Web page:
Last Wednesday, College Council (CC) passed a resolution to prevent conflicts of interest in funding requests presented to CC. The resolution, which largely codified informal operating procedure for CC, passed by a margin of 15 in favor and eight opposed.
CC’s informal operating procedure in past years has called for the recusal of CC members from voting on funding for organizations in which they hold leadership positions. “In its essence, this resolution codifies one of CC’s traditions, that members abstain from voting when they are leading an organization presenting a budget to CC, and that they present their affiliation during the debate,” Max Heninger ’14, CC co-president, said.
The recently passed resolution states that council members “abstain from voting on a budget when they a. Are currently serving in a leadership position of the organization presenting the budget to Council; b. Could uniquely benefit from the outcome of the vote.”
Additionally, CC members are required to declare their affiliation with an organization before the organization’s operations are discussed in a meeting. While members are permitted to participate in discussions of organizations and funding requests even when they hold a leadership position in such organizations, they are not permitted to vote on such decisions.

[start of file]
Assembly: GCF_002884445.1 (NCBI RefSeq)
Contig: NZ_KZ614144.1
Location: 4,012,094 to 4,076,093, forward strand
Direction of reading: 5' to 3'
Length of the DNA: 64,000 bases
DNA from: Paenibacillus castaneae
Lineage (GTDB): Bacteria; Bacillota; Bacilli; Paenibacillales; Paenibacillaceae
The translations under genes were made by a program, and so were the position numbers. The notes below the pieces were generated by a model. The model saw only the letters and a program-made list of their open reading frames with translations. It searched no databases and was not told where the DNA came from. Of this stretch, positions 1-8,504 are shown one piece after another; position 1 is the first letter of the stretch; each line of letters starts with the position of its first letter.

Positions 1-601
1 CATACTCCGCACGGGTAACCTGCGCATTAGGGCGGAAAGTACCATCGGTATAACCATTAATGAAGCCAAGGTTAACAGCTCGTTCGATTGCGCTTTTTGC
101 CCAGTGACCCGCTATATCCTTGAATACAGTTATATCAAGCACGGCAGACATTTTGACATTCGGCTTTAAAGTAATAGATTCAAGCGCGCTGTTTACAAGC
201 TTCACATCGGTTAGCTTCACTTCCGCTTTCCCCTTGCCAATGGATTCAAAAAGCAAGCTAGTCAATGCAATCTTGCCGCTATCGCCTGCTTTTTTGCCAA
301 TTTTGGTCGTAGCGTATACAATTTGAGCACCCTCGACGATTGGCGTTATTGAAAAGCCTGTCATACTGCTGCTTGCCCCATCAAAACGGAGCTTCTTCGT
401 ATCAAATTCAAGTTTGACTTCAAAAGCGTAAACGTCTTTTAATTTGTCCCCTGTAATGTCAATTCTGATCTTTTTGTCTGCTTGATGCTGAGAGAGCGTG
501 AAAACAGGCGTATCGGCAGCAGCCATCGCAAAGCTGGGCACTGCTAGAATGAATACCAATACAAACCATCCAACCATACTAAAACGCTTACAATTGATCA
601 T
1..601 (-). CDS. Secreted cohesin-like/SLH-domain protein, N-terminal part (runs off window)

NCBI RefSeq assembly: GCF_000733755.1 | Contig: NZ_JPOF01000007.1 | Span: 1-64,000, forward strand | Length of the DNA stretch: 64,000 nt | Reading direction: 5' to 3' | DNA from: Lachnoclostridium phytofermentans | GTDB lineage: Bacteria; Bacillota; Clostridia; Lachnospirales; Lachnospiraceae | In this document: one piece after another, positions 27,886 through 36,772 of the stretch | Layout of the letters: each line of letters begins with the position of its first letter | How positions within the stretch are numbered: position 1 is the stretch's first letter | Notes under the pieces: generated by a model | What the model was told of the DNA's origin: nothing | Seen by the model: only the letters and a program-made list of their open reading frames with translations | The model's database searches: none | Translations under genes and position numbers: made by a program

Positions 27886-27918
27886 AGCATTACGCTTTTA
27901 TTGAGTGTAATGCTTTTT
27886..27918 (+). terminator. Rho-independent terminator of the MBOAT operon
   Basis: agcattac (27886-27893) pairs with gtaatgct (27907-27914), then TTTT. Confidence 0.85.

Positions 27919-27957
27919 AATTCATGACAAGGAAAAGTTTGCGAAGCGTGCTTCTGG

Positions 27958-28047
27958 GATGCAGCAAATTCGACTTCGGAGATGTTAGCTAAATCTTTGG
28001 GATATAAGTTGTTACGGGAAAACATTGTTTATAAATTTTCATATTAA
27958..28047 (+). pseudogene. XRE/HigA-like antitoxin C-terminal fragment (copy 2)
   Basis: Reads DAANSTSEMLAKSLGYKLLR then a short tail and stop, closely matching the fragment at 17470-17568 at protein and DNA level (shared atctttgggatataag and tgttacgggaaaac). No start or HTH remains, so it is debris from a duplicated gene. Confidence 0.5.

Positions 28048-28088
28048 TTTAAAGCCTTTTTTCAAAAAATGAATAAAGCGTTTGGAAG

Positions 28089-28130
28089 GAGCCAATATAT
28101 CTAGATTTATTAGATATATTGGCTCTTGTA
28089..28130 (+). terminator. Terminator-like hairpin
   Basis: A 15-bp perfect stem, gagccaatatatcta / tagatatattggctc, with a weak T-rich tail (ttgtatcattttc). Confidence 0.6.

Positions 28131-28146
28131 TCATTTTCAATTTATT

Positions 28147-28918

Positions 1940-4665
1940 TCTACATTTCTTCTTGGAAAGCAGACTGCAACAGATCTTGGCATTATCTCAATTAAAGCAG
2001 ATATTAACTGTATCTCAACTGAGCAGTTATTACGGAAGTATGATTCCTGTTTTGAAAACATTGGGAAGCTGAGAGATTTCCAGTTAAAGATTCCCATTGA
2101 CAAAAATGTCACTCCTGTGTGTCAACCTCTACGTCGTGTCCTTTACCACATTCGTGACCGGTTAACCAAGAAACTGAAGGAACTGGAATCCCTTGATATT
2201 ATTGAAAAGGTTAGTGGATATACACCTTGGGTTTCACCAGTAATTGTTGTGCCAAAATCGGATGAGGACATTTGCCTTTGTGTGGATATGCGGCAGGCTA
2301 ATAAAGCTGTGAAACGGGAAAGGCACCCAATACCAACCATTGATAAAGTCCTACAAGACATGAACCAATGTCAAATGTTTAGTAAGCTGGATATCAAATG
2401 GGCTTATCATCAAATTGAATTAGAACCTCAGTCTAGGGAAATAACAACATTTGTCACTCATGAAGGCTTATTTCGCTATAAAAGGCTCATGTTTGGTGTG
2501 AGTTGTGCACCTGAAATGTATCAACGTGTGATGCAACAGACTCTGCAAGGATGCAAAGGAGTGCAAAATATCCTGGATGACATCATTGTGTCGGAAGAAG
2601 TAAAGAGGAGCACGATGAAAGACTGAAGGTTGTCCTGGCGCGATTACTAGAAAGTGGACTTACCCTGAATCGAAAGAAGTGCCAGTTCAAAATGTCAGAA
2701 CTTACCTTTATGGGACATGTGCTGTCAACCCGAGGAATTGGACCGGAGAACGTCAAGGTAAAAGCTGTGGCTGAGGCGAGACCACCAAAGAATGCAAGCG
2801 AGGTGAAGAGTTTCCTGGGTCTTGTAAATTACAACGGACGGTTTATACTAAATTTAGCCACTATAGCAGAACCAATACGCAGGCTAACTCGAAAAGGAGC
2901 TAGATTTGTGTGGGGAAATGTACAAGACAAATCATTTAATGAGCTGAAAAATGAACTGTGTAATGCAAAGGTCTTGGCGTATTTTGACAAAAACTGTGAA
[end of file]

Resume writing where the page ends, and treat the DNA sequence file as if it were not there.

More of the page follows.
“Williams is a small world, and there are going to be situations where individual Council members lead groups who regularly present budgets to CC,” Heninger said. “There have even been instances where members of groups seeking reimbursement have been Council members themselves. Basically, members could vote on budgets where they stood to receive funds. In those situations, it’s pretty obvious we should require those folks to abstain from voting.”
CC decided to limit recusal to members who hold leadership positions and to those who would be uniquely affected by financial decisions. The Council determined that a looser definition of active membership in an organization could negatively impact the Council by severely restricting the number of participating representatives in each discussion. “To uphold the trust the student body placed in us to manage their money, Council needed to prevent these conflicts of interest from happening in the future, and I’m glad a resounding majority voted to do so last Wednesday,” Heninger said.
The resolution only concerns instances where CC is voting on funding requests from student organizations and will not restrict voting on other CC procedures. “We’ve only had these conflicts of interest arise with budgets, so I don’t anticipate Council acting to alter our voting procedures in the foreseeable future,” Heninger said.